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Chancellor hosts meeting on collaborative plan between DOE, Kamehameha Schools, UH Hilo, Hawai‘i Community College and UH Foundation

The collaborative framework  aims to ensure island keiki have fair and equal opportunity to educational excellence and opportunities in pursuing academic and career aspirations without having to leave island home.

Chancellor Straney hosts meeting
Chancellor Straney hosts meeting bringing  together Kamehameha Schools, Hawai‘i DOE, UH Hilo, Hawai‘i Community College and the UH Foundation.

Chancellor Don Straney recently met with representatives from Kamehameha Schools, the Hawai‘i Department of Education (HIDOE), Hawai‘i Community College, the University of Hawai‘i at Hilo, and the UH Foundation to discuss a collaborative plan on building “college aspiration” in students starting at a young age through high school, in order to increase the college going rate.

Among other goals, the Kupa ‘Āina plan is an education model designed to create direct links between Kamehameha Schools ‘āina-based learning labs and HIDOE schools in order “to develop student’s understanding of the cultural and ecological integrity of the place they inhabit.”

From the Kupa ‘Āina plan, “Call to Action” (PDF):

The Kupa ‘Āina educational model establishes a direct link between Kamehameha Schools (KS) ‘āina-based learning labs and Hawai‘i Department of Education (HIDOE) schools in order to develop a student’s understanding of the cultural and ecological integrity of the place they inhabit. HIDOE academic targets and priorities are explicitly addressed in the curriculum through emphasis on 21st century skills, alignment to Next Generation Science Standards and Career Technical Education (CTE) Standards. Inquiry through project-based learning will drive curriculum development and instructional delivery.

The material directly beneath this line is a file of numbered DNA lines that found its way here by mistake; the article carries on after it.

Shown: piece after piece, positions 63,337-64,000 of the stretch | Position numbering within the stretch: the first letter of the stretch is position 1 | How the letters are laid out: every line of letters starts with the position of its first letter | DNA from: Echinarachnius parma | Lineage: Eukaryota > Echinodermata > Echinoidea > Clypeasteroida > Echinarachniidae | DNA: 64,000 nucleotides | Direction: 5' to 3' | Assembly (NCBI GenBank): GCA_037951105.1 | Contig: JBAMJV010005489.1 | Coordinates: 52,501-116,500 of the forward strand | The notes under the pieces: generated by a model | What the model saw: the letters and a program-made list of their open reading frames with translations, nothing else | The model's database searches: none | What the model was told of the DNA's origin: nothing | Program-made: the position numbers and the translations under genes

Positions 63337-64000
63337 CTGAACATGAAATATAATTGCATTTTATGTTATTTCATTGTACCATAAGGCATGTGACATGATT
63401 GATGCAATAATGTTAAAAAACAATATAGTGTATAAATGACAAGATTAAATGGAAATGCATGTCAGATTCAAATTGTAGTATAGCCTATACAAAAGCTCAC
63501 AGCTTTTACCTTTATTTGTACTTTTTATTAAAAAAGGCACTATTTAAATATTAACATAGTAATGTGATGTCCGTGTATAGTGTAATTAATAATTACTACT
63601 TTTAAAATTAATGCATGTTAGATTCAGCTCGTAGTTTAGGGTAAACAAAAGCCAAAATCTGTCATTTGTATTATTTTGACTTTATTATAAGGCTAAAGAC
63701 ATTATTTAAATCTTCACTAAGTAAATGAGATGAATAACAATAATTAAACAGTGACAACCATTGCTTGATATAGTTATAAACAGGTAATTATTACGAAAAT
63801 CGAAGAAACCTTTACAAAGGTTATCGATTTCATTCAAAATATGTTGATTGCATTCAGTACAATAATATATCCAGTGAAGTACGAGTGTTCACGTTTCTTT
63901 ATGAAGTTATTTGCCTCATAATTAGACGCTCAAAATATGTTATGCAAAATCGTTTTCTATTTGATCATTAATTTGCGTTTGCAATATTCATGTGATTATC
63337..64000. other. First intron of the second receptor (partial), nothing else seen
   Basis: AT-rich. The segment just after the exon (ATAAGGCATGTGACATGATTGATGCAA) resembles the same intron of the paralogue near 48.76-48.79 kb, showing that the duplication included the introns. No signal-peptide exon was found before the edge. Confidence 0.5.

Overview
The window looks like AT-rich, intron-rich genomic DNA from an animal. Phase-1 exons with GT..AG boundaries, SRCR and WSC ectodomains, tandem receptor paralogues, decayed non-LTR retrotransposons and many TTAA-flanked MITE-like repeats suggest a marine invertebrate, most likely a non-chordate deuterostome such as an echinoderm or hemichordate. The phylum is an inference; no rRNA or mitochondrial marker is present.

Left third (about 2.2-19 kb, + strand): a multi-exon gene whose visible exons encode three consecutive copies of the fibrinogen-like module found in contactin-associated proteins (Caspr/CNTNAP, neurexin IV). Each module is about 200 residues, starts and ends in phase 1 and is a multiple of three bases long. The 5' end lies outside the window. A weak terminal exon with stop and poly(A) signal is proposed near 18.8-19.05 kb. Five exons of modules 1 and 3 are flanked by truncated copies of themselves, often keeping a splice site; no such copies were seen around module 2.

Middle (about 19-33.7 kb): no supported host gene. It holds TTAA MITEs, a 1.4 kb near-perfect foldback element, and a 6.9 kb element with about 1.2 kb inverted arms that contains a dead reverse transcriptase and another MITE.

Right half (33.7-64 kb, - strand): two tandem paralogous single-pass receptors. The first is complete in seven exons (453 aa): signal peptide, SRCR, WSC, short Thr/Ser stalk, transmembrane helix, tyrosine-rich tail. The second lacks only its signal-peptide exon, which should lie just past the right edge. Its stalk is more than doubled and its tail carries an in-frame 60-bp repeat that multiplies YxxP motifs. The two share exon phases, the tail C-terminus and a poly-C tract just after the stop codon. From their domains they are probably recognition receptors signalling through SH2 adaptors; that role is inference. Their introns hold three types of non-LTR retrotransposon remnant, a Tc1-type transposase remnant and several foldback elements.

To maximize learner impact, Kupa ‘Āina will establish a multi-year learner pathway within a HIDOE complex that engages students from grade 4 through grade 12. A collaboration with a HIDOE high school and its feeder intermediate/middle and elementary schools will be established, and this systemic model will ensure that student engagement on the ‘āina will be diverse and scaffolded throughout their schooling. 

(Read full plan in PDF.)

Participants in the meeting included:

Kamehameha Schools

  • Stacy Clayton, Director, Extension Education Services Division
  • Robert Medeiros, Director, Enrichment Department
  • Carrie Larger, Director, Career & Post-High Counseling & Guidance Department
  • Carrie Shoda-Sutherland, Senior Research Associate, SIP

Hawai‘i Department of Education

  • Mary Correa, Ka‘ū-Kea‘au-Pāhoa Complex Area Superintendent, Hawai‘i District
  • Dean Cevallos, Principal, Kea‘au High School
  • Althea Magno, Agriculture Teacher, Kea‘au High School
  • Terence Moniz, Culinary Arts/Agriculture Teacher, Kea‘au High School
  • Dawn Dasher, STEM Resource Teacher
  • Daniel Banks, CTE Resource Teacher

Hawai‘i Community College

  • Noreen Yamane, Chancellor
  • Joni Onishi, Vice Chancellor for Academic Affairs
  • Grace Funai, Department Co-Chair, Counseling & Support Services

University of Hawai‘i at Hilo

  • Donald Straney, Chancellor
  • Matthew Platz, Vice Chancellor for Academic Affairs
  • Sulma Gandhi, Director, Student Health & Wellness Programs
  • Gail Makuakāne-Lundin, Interim Executive Assistant to the Chancellor

University of Hawai‘i Foundation

  • Mariko Miho, Executive Director for Development, UH Hilo
  • Andrea Furuli, Associate Director for Development, UH Hilo

Published in All Posts Community Gatherings